Over the last few years I have toyed with the idea of doing, and not doing, an MBA. In one of my ‘not doing’ phases last year, I bought a book called ‘The Personal MBA’ by Josh Kaufman. At the time I probably made the mistake of trying to read it like a novel, chapter by chapter, and only got a quarter of the way in before getting distracted, and leaving behind a lot of the gold embedded in the later chapters.
This week I happened to pick it up again because I’m back in an MBA phase, but thought it couldn’t hurt to fast track some of the concepts I am wanting to learn more about. This time I went straight to the section of the book that was most relevant to me right now, and suddenly I stumbled upon the real value of the book. It is amazingly cross-referenced so you can find yourself jumping back and forth to read about different concepts and how they relate to each other, and how it’s relevant to you right now. I’m now convinced this is the only way to truly get the benefit out of a fantastic book like this - it was written to be a practical alternative to formal study and therefore must be used in practice.
Drilling further into the book sent me back to the Personal MBA website, where the author has compiled a list of 99 of the best business books across every category imaginable from sales to creativity and innovation to leadership. Just reading the titles made me feel smarter and I got that little heart thump of possibility that comes from the excitement of new learning. So I’ve decided to tackle the list and work my way through the titles in no particular order other than the way they become available to me. The first one I found was Tribes, by Seth Godin, Josh’s copy which now sits on the pallet bookshelf at Home/work. I thought to really get the most out of this reading, I should write a quick post summarizing what I got out of each book. So here goes:
While I have been aware of Godin’s work and thinking for a while, this is actually the first book of his I have read (other than dabbling in Linchpin a little while ago). I typically like something a bit more meaty and thought his books were a bit light on, so have never gone any further.
Having said that, Tribes has come to me at the perfect time, especially in relation to my current work with Collaborative Consumption and the power of this tribe to grow the movement. The central idea is around the power of individuals to break away from traditional ideas of what work is and to create something meaningful that connects to our passions. I feel lucky enough to already be on a path that’s not traditional, and avoiding the notion of ‘sheepwalking’ and following the status quo, but even still it’s important to be reminded as often as possible that this is a choice, and that it needs fostering and nurturing lest even this choice become stale.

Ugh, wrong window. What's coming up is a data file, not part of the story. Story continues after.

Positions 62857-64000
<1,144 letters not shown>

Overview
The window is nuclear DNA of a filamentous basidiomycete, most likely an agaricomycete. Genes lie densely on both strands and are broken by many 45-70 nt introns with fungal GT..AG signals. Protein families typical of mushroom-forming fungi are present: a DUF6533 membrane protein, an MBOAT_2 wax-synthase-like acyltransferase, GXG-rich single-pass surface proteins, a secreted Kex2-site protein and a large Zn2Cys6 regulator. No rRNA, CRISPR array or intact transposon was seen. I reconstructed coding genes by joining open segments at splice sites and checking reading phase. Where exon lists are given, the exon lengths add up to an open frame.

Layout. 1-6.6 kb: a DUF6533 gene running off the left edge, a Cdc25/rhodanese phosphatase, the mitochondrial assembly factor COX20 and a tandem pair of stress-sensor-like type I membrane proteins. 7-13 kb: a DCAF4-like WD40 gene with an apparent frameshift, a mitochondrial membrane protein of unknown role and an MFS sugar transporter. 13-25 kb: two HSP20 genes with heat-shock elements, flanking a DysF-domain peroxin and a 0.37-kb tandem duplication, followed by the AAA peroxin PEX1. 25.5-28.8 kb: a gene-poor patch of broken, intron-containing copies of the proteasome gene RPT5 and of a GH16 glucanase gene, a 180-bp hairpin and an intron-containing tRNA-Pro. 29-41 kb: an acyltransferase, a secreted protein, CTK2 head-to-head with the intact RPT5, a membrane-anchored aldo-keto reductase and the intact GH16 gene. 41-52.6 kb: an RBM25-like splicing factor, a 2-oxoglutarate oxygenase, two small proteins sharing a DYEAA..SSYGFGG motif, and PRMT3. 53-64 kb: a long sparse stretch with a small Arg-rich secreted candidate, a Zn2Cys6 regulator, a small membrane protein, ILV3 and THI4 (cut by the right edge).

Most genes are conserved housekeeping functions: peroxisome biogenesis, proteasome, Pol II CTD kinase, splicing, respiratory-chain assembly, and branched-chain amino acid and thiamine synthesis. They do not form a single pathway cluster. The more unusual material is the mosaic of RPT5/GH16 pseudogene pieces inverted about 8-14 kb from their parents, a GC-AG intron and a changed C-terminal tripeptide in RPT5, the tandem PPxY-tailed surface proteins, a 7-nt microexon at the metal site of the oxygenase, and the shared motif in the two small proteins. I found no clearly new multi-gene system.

There were some nice little takeaways in the book that got me thinking, specifically around leadership and making a commitment to be different. The notion that the art of leadership being an understanding of what you can’t compromise on - as good a start as any when figuring out where you want to make a difference. Also remembering that an organization or idea that requires success before commitment will generally get neither. Finally, something that resonated with me was the difference between reacting, responding and initiating - while responding is generally good and more challenging than just reacting without thinking strategically, initiating action is really what sets leaders apart.
The book also contains some good bullet point lists that create a sort of model for building a movement - on pages 23-24 and 88 - which could easily be read on their own as a quick reference guide. The rest of the book is really a series of little vignettes and examples that support Godin’s thesis, but the name dropping is a little frustrating where there is an assumption that the example is well-known and needs no further explanation and come across more like something that’s written about friends than a well-researched anecdote - but I gather that is Godin’s style and it certainly makes for a quick, easy read which is probably the appeal.
Looking forward to the next book on the list - perhaps finishing the Lean Startup by Eric Ries!